Jewelry Business Insight

Tiffany Awarded $19.4 Million in Costco Lawsuit Win

Tiffany Awarded $19.4 Million in Costco Lawsuit Win

Retailers, beware: Using the Tiffany name to sell any jewelry other than official Tiffany & Co. products could land you in hot water.

Wholesale giant Costco learned this the hard way in August, after a federal judge in New York ordered the company to pay $11.1 million to Tiffany & Co. for selling rings advertised as “Tiffany” without telling customers that the name referred to the setting style of the rings, not the well-known luxury jewelry brand.

After a Costco customer alerted Tiffany to the practice in 2013, Tiffany filed suit against Costco, alleging counterfeiting, trademark infringement, deceptive business practices, false advertising and injury to business reputation.

In response, Costco filed a countersuit and argued that the name “Tiffany” can be used by any retailer to describe a ring that features slim prongs holding a solitary stone. (Retail jewelers often use “Tiffany” to describe such a ring setting, but usually include clarifying language - such as “setting” or “style” - on signage to differentiate the products from genuine Tiffany & Co. jewelry.)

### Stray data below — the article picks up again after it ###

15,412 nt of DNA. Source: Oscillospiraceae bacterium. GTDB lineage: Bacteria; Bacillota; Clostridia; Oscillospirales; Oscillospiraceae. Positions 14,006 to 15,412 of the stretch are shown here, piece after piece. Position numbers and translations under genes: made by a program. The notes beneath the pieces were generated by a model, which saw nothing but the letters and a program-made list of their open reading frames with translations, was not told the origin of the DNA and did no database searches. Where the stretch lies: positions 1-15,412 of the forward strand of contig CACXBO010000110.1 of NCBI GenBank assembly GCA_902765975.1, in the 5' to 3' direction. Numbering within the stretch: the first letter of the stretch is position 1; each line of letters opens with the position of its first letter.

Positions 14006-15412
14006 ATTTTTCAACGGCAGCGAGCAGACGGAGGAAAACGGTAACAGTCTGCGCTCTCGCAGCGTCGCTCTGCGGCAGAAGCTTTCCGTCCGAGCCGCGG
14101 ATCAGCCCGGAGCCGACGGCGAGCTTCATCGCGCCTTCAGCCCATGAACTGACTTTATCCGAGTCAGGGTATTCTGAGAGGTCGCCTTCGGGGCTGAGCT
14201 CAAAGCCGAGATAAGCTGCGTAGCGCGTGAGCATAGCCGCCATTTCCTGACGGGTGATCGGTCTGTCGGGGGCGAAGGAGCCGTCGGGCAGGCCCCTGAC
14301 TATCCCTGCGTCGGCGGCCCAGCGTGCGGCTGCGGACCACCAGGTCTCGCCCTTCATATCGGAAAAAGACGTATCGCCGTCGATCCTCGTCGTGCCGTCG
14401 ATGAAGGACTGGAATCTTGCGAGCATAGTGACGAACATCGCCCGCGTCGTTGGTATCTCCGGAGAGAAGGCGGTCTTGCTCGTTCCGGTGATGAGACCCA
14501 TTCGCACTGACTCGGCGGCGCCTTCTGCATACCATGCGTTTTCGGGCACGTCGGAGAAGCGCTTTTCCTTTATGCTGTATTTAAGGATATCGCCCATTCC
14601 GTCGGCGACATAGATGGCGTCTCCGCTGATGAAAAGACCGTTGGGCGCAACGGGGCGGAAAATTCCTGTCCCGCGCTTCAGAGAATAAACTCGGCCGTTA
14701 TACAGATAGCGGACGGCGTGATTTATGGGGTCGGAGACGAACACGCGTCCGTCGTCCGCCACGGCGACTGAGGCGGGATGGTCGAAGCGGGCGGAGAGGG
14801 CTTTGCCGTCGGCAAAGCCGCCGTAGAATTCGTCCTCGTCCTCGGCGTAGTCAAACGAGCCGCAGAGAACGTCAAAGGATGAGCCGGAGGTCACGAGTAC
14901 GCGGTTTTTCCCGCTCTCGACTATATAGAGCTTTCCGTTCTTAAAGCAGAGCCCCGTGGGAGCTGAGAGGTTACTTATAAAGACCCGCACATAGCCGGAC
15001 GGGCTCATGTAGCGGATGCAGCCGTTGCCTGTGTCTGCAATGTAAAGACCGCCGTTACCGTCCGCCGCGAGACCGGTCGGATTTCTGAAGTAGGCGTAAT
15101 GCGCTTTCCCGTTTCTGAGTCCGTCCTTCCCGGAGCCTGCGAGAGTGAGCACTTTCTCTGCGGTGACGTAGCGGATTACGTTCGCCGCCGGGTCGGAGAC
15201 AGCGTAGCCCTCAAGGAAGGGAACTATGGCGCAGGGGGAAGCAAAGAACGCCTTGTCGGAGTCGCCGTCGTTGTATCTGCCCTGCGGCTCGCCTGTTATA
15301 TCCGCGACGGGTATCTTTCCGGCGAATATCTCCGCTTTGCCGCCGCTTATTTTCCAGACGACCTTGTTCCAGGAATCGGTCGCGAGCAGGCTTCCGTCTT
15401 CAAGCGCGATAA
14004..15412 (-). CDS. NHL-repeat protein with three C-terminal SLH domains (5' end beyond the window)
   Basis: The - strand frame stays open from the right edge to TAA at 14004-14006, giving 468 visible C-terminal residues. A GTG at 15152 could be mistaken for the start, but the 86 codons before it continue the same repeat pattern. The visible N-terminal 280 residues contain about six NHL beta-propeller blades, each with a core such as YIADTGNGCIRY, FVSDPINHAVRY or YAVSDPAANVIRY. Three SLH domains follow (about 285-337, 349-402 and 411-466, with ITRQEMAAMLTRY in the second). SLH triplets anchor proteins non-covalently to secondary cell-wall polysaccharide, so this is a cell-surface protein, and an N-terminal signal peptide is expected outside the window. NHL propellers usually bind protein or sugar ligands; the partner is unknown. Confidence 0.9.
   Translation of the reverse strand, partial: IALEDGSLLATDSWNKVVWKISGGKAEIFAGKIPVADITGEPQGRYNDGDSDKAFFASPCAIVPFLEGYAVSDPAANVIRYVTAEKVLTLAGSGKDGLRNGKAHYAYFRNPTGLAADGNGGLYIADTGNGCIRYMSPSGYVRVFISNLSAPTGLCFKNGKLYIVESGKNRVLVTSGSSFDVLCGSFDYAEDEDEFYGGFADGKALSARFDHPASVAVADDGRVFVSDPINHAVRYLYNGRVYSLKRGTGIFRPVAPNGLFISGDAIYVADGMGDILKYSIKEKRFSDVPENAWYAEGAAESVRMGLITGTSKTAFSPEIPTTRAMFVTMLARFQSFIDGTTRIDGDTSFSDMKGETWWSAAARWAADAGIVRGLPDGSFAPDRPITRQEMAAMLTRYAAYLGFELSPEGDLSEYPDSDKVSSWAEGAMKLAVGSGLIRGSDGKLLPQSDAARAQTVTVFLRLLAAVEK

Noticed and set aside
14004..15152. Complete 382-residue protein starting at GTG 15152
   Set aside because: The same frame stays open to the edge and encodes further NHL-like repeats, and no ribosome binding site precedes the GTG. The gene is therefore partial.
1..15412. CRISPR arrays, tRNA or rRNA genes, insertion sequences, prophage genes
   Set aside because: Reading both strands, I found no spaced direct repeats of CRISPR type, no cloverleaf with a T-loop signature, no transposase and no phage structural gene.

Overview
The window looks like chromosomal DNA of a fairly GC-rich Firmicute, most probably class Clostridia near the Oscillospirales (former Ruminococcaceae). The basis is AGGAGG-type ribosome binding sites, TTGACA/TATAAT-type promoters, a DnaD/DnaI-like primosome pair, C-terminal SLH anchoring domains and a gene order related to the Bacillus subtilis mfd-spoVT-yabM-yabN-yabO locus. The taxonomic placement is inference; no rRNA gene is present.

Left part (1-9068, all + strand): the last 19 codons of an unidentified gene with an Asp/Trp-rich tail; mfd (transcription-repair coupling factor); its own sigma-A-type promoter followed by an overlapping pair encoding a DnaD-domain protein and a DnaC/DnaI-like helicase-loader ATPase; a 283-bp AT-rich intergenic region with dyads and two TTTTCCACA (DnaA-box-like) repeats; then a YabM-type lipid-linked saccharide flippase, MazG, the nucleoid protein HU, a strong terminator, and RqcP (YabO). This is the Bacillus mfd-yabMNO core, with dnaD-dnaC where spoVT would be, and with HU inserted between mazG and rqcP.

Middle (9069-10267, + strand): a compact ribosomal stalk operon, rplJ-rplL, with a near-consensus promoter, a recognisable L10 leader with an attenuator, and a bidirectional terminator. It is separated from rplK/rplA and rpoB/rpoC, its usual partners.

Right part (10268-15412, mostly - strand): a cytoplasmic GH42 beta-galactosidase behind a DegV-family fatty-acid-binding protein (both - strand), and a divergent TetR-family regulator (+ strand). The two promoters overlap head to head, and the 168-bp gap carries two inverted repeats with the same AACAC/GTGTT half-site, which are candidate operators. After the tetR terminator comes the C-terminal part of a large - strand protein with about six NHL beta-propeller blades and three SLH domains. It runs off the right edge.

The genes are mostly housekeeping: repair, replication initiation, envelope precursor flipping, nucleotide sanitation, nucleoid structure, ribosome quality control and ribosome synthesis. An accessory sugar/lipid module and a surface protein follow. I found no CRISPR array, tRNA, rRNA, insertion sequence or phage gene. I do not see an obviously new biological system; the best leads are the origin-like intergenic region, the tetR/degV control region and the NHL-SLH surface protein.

The wins started rolling in for Tiffany in 2016, when the company was awarded $3.7 million to compensate for lost profits. Costco was also ordered to pay another $8.25 million in punitive damages and to notify Costco customers who purchased the deceptive Tiffany rings that they would be entitled to refunds.

The latest $11.1 million award is actually a revision of the first $3.7 million award; the judge in the case calculated the new, higher figure based on profits lost, plus interest, retroactive to 2013, bringing the total damages awarded to Tiffany to $19.4 million.

The decision sets a strong precedent. By rejecting Costco’s defense and sending the case to a jury to decide how much Tiffany & Co. was owed by the wholesaler, the courts have handed the Tiffany brand a major victory that could be leveraged by other brands fighting to protect their intellectual property.

Costco has said that it will appeal the decision.

Nathan Munn |


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